Wednesday, July 31, 2013

Bedtime and letting my son manipulate me

Sometimes when I look at the status updates on Facebook, I will read about parents who are struggling to get their kids to sleep at night. Often it involves the parents giving in and letting the child sleep in bed with them, or sometimes even the parent bringing in a cot so he or she can sleep in the kid's room. Also, I have read many stories of parents whose really young ones (less than a year) will sleep for only a few hours at a time.

As tempting as it is, I'm usually pretty good at not rubbing in the fact that my son, Logan, has been ridiculously easy when it comes to bedtime. I remember my wife and I coming up with an elaborate sleep schedule for the two of us so that way we could both be sure to get around six hours of sleep a night. We only had to follow this plan for a couple of weeks at the most though, as Logan didn't take long to start sleeping through the night. It's not so surprising though, as when perusing our respective baby books, it turns out that both my wife and I started sleeping through the night at an early age. I guess the desire to sleep is in the DNA.

We've never had him spend the night in our bed. He will climb in with us in the morning, and even when he climbs in too early, we don't have a problem telling him that he needs to go back to bed. Sometimes he requests that my wife rock him for a minute or two (a "hug in the chair" he calls it) but that's pretty much all there is to it. I think that there was also one time when he wasn't feeling well when we had him in our bed for a little bit, but he soon asked to go back to his own bed.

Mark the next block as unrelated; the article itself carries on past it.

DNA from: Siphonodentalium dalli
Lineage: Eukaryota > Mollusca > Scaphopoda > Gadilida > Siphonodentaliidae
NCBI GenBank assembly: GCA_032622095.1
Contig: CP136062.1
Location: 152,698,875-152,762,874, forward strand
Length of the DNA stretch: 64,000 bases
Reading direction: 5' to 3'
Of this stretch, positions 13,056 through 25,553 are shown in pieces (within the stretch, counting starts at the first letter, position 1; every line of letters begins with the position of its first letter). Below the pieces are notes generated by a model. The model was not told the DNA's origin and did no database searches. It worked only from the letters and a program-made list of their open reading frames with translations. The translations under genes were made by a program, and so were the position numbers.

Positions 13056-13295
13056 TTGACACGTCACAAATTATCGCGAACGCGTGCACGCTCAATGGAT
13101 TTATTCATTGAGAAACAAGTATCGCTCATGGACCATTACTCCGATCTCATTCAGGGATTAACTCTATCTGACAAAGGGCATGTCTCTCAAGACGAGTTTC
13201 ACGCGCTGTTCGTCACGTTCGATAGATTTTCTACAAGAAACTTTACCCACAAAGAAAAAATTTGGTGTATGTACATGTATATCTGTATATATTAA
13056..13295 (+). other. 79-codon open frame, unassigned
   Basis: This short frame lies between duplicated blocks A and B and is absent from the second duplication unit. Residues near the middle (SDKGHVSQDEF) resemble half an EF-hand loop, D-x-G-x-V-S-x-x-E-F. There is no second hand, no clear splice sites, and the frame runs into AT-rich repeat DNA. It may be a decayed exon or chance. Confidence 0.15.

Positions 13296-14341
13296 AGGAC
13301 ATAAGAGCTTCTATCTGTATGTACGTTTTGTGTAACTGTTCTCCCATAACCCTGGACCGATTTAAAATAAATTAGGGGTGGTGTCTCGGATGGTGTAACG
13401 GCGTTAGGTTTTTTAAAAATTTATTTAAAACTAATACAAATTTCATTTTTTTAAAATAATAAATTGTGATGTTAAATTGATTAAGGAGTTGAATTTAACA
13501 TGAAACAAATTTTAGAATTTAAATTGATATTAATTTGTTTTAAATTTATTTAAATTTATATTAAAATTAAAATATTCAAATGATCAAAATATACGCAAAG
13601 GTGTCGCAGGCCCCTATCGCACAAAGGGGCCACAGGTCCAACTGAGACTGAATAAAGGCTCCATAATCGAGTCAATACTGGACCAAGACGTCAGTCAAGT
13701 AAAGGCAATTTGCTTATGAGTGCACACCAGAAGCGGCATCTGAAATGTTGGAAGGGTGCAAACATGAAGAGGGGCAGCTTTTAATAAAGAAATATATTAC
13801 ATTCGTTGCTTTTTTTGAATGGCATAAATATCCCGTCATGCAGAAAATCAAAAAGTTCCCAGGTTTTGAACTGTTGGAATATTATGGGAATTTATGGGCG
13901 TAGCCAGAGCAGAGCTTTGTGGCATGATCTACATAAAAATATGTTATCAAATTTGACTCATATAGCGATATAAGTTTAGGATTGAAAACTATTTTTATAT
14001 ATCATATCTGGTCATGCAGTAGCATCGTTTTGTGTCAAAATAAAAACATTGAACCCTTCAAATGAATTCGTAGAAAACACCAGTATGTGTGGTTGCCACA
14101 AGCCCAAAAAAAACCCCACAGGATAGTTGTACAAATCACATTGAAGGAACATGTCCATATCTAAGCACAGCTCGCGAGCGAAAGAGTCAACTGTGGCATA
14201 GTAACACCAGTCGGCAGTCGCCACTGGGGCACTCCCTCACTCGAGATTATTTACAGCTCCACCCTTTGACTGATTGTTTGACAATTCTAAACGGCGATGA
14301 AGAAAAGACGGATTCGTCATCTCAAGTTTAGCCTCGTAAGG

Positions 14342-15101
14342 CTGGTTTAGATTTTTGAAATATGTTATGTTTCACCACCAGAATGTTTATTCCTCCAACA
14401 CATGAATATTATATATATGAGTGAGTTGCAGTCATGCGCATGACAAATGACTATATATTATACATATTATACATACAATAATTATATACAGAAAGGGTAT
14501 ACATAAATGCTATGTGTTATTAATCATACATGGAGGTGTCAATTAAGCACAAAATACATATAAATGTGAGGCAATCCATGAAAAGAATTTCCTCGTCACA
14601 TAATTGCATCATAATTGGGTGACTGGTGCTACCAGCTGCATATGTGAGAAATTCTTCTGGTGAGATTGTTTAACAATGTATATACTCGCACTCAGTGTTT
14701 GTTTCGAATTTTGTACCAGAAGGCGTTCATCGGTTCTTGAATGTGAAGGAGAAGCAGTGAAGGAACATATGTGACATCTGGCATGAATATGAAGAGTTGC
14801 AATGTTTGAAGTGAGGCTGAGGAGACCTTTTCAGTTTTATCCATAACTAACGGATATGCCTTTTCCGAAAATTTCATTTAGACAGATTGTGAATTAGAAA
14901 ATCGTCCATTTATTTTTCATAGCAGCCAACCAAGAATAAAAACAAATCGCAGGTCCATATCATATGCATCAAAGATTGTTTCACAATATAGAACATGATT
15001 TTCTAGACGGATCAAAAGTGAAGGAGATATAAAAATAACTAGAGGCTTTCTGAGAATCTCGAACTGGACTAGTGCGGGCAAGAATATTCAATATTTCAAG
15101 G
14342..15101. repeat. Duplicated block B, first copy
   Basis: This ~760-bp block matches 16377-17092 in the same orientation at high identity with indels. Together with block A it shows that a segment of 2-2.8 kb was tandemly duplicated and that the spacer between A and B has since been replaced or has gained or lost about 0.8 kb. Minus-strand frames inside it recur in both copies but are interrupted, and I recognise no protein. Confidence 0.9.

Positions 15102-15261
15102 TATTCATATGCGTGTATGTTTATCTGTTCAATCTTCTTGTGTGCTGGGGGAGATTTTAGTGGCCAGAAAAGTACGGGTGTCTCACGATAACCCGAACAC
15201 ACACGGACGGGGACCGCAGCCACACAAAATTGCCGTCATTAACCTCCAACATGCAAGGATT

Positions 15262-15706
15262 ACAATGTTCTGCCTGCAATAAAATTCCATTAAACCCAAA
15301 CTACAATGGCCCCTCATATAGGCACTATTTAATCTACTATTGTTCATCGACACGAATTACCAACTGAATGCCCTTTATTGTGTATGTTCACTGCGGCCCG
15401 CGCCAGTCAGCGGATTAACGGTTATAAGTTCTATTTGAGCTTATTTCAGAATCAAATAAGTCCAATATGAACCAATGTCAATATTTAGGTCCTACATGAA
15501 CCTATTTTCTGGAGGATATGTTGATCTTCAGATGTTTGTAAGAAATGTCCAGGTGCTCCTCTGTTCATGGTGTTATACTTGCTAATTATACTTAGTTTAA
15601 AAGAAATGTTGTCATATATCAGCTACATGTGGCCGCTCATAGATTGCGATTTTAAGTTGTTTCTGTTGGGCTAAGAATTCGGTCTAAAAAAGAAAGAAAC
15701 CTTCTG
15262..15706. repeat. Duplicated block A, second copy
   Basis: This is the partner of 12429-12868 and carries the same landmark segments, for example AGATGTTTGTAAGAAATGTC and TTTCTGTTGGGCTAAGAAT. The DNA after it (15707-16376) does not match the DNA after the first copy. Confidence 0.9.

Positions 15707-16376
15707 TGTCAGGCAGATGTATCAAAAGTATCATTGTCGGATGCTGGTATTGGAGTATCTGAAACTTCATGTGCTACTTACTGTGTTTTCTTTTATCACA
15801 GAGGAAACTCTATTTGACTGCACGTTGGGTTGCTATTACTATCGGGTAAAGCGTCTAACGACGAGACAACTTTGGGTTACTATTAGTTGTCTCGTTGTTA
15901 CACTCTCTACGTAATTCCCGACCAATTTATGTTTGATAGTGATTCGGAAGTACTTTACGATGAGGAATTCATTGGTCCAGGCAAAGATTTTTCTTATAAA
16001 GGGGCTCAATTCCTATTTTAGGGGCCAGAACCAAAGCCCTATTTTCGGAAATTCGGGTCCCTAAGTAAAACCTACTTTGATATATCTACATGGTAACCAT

The kid likes his bed, and he likes to sleep. One time, when my father-in-law was babysitting him, Logan just turned to him and said, "Go night night?" Turns out, it was time to go. When my dad came over, he wanted to go in to Logan's room to say goodnight. I put Logan down, gave him a hug and a kiss, and then I had "Papa" do the same. We left the room, and my dad said, "That's it?" Yup. That was it.

Only now that's not it. Logan's almost three years old, and it's getting a bit tougher, although I'm sure that there might be some parents out there who would love to trade their bedtime problems for ours. I'm fairly certain that it's no coincidence that this has taken place right around the same time that we weaned Logan off of the pacifier. While getting rid of his "binky" went smoothly, I think it has some effect on his inability to fall asleep as quickly as before.

What's happening is that we'll put him to bed without any problem. The routine involves giving him a bath, brushing his teeth, reading some books, a "hug in the chair" from both Mommy and Daddy, and then "night night". Then he goes to bed, and just when you think that's that, he gets up five minutes later and comes out because he needs a hug and/or a kiss. Sometimes he asks for water or to blow his nose, but 80% of the time he just wants a hug and a kiss. Oh, and after, he asks that one of us carries him back to his bed. This happens about five or six times, each time with him getting more and more sleepy, until he finally stops.